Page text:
PSA: Your At-Home COVID Test Could Contain a Toxic Substance

Recent reports indicate that at-home COVID tests contain a potentially hazardous chemical called sodium azide, but they're still safe when used properly. Here's what parents need to know.

At-home covid test
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At-home COVID tests are arguably one of the most convenient inventions in recent years. Thanks to these now widely available kits, we no longer have to visit the doctor or wait in long lines to get tested for the coronavirus. Instead, people of all ages—including kids—can quickly and easily receive a diagnosis from the comfort of their homes.

That said, recent news reports have indicated some at-home COVID tests contain a potentially hazardous substance called sodium azide. This chemical, which is used as a preservative, can cause serious illness when swallowed, and it can also irritate the skin and eyes.

Naturally, parents across the country have expressed their concerns, but experts say not to worry. At-home COVID tests contain a very small amount of sodium azide that's unlikely to cause harm. Plus, if you follow directions for at-home COVID tests properly, they don't pose any health hazard. Here's everything you need to know, with expert tips on how to safely use rapid at-home COVID tests.

What is Sodium Azide?

To understand the concerns, parents must first learn about the chemical found in at-home COVID tests. "Sodium azide is commonly used as a preservative," explains Kelly Johnson-Arbor, M.D. a medical toxicologist and co-medical director of the National Capital Poison Center. "It is also a component of some automobile airbag systems and airplane evacuation slides (it acts as a propellant and causes inflation of these devices)." The Centers for Disease Control and Prevention (CDC) adds that it's used as a pest control agent too.

Sodium azide is colorless, odorless, and tasteless. When swallowed, even small amounts can cause dangerously low blood pressure in humans. In higher doses, consumption of sodium azide can cause heart rhythm problems, build-up of acids in the body, lung injury, respiratory issues, and even death. If it comes in contact with the skin or the eyes, sodium azide can cause irritation, redness, or pain.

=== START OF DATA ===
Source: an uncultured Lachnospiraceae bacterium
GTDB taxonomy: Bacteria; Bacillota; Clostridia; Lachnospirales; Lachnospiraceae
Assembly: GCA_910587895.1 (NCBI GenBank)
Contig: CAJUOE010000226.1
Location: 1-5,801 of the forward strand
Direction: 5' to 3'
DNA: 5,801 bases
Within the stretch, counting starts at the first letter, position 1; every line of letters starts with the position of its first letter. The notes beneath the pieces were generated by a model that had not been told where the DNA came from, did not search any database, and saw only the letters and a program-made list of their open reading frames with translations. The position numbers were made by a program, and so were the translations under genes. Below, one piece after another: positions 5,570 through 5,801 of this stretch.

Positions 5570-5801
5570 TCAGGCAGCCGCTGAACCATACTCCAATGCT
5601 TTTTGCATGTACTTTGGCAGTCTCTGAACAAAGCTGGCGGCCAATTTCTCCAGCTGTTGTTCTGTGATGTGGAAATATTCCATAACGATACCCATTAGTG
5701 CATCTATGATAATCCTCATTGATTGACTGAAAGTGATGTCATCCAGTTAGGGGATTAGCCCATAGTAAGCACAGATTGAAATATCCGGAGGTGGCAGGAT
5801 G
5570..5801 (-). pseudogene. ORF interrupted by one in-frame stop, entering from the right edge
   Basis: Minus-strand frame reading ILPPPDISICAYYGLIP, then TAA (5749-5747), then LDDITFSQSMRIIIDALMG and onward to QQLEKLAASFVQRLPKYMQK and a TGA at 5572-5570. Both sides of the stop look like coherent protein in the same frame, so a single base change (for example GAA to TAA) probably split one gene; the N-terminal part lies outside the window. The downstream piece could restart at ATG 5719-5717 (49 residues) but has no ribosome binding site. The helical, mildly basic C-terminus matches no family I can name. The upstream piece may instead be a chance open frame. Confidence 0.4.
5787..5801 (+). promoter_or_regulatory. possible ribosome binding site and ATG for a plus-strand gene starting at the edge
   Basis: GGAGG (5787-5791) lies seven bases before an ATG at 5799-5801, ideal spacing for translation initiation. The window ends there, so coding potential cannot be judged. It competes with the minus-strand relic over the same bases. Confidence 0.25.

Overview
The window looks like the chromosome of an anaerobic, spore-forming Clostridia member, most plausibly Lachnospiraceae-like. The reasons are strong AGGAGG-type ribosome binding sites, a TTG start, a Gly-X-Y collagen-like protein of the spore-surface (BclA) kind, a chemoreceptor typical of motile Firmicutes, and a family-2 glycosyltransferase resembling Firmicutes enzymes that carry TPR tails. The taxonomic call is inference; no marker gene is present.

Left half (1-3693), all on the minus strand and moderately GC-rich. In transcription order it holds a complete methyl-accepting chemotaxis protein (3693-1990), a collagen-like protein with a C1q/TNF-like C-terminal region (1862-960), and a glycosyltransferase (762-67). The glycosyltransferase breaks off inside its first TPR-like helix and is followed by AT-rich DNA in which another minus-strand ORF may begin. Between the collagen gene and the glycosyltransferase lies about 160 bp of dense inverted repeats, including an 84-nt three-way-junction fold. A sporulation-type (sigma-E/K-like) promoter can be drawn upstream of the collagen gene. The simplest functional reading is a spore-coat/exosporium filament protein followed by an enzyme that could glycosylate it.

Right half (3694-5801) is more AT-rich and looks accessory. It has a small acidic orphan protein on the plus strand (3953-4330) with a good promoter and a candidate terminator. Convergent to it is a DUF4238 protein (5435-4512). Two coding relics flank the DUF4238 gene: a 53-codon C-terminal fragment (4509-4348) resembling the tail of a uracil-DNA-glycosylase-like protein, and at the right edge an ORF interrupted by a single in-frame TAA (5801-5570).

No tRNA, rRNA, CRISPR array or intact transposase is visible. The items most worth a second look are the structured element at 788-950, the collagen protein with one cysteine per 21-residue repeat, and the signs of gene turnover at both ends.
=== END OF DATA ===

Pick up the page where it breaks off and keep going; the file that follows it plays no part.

Why is Sodium Azide in At-Home COVID Tests?

If you're wondering why a substance like this would be included in at-home COVID tests, you're not alone. Sodium azide is actually found in the reagent liquid, which is mixed with the sample of bodily fluid (often in the form of a nasal swab) to produce the positive or negative result.

"The reagent fluid in COVID-19 home test kits contains various chemicals including inorganic phosphate, ProClin 300 (a surfactant), and sodium azide," Dr. Johnson-Arbor says. "Several brands of home COVID-19 tests—including BinaxNow, BD Veritor, Celltrion DiaTrust, and FlowFlex—utilize this reagent fluid, which does contain sodium azide in varying amounts."

Reportedly, the amount of sodium azide used in COVID tests is "small," according to a source in a USA Today article, and it's not likely to cause serious harm. If you use the test properly, you shouldn't come in contact with the chemical at all.

Are At-Home COVID Tests Safe to Use?

When used properly, at-home COVID tests are generally safe for people of all ages. According to USA Today, the documented sodium azide poisonings have been minor, thanks to the small amount used in the tests. They've stemmed from incidents like the chemical splashing on skin during testing, and vials containing the reagent being mistaken for contact lens solution or eye drops.

Despite these facts, we've included some tips for parents to ensure a safe COVID testing experience for the whole family.

Tips for Safely Use an At-Home COVID Test

Following basic safety precautions while taking or administering an at-home COVID-19 test can ensure everyone stays safe. It also helps you get accurate results. Below, Dr. Johnson-Arbor gives some tips for safely using an at-home COVID test.

  • Before using a home COVID-19 test kit, read the instructions and follow them carefully.
  • Consider using gloves when handling these kits.
  • Use the test only as directed.
  • Do not swallow the reagent fluid, and avoid getting it in your eyes or on your skin.
  • Keep the test kits and their contents out of the reach of children.
  • Do not keep the test kits near prescription or over-the-counter medications. Some of the reagent fluid tubes resemble eye drop bottles and can be easily mistaken for them.
  • After using a test, dispose of it immediately in the trash—preferably somewhere inaccessible to children. Do not leave the test kit components on counters, tables, nightstands, or other high-touch surfaces.
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